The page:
Image provided by: Hood River County Library District; Hood River, OR
About The Maupin times. (Maupin, Or.) 1914-1930 | View Entire Issue (June 15, 1917)
'" ? " "
jummmnnm piwimbiwwh ej imrm j
. y " 'Afc?.t
General Cadorna, tlie Italian com.
mar.dtr who directed the big advance
srainst the Auttrlsni.
ARRIVES IN FRANCE
Eoulogne. The channel steamer
Invicta with Major General Pershing
fcud bis staff on board steamed Into'
Iort Wednesday morning. General
Fanning was met at the quay "by Cen
tral Pelletier, representing the French
covernmer and general headquarters
of the French army; Commandant
Hue, representing theminlster of war
bed General Lucas, commanding the
British soldiers and marine, lined
up along the quays, rendered military
honors ai the vessel, flying the Stars
And StripuB, preceded by destroyers
and accompanied by hydroplanes and
dirigible balloons, steamed up the
channel. Military bands played "The
Star Spangled Banner" and "The Mar
sellaiso" as General Pelletier and hU
party boarded the boat to welcome
EUROPEAN WAR NEWS
In the A,ustro-Italiaa theater the
lighting is being done entirely by the
artillery wings of the opposing armies.
The cuitral powers now hold nearly
3,000,000 prisoners uf war, according
to official figures published in Ger
The town of Messines and a score
f other Important points were in Brit
ish hands as the result uf the tremen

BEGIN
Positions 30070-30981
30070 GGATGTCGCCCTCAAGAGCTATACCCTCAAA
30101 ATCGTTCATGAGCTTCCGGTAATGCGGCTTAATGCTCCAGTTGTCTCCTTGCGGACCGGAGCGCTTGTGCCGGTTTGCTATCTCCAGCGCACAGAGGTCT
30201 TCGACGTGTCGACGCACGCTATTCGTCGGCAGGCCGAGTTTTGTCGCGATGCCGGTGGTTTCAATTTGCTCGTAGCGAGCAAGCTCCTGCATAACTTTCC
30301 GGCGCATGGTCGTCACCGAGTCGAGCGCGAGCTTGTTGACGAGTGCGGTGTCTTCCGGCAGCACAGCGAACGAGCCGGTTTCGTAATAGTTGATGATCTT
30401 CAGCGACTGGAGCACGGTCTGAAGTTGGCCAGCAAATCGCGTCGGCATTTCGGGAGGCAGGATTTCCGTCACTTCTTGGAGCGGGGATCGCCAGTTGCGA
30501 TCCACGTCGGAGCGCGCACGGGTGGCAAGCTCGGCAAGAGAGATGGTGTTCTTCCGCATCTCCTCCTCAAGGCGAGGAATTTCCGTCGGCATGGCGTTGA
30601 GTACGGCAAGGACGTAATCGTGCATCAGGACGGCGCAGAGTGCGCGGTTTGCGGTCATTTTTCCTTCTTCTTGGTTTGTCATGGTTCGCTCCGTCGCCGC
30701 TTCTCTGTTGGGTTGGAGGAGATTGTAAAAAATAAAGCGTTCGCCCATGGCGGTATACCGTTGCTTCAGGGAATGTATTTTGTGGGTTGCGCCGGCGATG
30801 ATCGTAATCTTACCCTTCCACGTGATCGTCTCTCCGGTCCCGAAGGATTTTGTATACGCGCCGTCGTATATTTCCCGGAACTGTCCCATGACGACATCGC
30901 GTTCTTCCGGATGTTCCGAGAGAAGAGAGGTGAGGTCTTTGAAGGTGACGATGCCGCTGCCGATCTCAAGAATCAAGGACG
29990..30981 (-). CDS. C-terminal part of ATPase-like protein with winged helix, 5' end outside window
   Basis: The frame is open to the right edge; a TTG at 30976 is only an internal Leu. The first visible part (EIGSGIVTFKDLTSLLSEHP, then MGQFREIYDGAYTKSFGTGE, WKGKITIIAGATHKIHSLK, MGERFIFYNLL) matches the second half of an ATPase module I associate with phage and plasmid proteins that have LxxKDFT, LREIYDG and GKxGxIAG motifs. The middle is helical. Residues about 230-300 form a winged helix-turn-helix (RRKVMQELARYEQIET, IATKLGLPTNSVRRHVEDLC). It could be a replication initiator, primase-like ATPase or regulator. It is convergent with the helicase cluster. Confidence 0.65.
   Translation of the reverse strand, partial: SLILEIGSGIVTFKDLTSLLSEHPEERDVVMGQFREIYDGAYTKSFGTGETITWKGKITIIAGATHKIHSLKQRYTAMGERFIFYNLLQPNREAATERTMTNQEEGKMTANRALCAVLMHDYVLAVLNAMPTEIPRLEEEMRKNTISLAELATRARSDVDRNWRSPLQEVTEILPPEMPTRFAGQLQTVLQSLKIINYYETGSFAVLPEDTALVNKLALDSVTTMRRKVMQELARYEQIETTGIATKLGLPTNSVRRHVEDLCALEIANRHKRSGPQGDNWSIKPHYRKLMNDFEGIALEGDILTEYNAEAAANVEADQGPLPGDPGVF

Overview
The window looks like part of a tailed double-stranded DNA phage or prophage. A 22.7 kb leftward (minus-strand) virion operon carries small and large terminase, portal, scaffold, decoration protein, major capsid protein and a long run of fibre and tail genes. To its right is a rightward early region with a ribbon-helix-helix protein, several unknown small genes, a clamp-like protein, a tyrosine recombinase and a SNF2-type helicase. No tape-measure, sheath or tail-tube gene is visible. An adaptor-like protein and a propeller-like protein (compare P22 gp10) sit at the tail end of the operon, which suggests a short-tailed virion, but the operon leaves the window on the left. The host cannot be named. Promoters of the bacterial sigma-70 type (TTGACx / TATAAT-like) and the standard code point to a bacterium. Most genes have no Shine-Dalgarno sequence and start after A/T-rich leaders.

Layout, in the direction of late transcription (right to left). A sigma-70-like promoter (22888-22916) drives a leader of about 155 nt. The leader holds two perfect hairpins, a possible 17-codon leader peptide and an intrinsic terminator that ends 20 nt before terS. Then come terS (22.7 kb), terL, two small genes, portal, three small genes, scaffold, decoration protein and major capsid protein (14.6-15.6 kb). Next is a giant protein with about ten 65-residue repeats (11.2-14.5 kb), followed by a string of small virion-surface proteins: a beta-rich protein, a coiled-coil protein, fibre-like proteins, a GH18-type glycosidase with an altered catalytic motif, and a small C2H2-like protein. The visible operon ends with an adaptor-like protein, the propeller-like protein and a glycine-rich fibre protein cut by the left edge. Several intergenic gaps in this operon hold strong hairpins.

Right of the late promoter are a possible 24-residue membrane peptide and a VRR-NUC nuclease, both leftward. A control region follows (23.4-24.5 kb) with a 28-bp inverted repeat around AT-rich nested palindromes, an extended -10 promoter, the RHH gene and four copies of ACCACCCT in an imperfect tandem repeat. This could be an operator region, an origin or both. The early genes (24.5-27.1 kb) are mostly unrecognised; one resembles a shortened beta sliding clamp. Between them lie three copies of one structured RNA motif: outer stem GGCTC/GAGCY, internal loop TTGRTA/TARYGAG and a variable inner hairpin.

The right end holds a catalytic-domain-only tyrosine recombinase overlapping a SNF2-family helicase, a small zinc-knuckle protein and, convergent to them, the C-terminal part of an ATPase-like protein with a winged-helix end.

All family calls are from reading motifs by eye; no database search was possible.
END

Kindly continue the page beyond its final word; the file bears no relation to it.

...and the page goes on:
dous blow struck by Field Marshal
Baig. In resumption of the British of
fensive, The Messines ridge, domi
nating the whole north end of the line,
has been wrested from the Germans.
They have held it since October, 1914.
General Ilaig's determination to
tlve the Germans no rest was exemp
lified when the British penetrated the
German positions around Lens to a
depth of more than half a mile. The
Held of this attack lies from fifteen
to twenty miles south of that of the
big drive made by the British in Bel
gium, which resulted In the capture
of the commanding Wytschaete-Mes-clnes
ridge and its retention despite
desperate Gorman counter attacks.
The two fields of attack constitute
points from which the great manufac
turing district of Northern France,
Centering la Lille, may be subjected
tj alternating pressure.
Two Die In Jail Break.
Modford, Or. Two men are dead
and one seriously lujured as the result
of a jallbreak at Jacksonville. The
dead are: J. L. Ragsdule, a pioneer
rancher of Lake Creek, seuteuced by
Judge Calkins to an Indeterminate
sentence rroin 20 years to life for
criminal assault upon his stepdaugh
ter, aud Charles H. Busye, the jailer.
Kagsdale used a flatirou to fell the
jailer after entering the office by a
ruse, aud afterwards killed himself
When about to be captured.
Wilson's Note In Schools.
Washington. President Wilson's
war message, arranged with footnote
references and notations to make It
arallabl6 for detailed study by cchosls,
vrus Issued In pamphlet form by the
committee of public information.
The pamphlet will be eent free to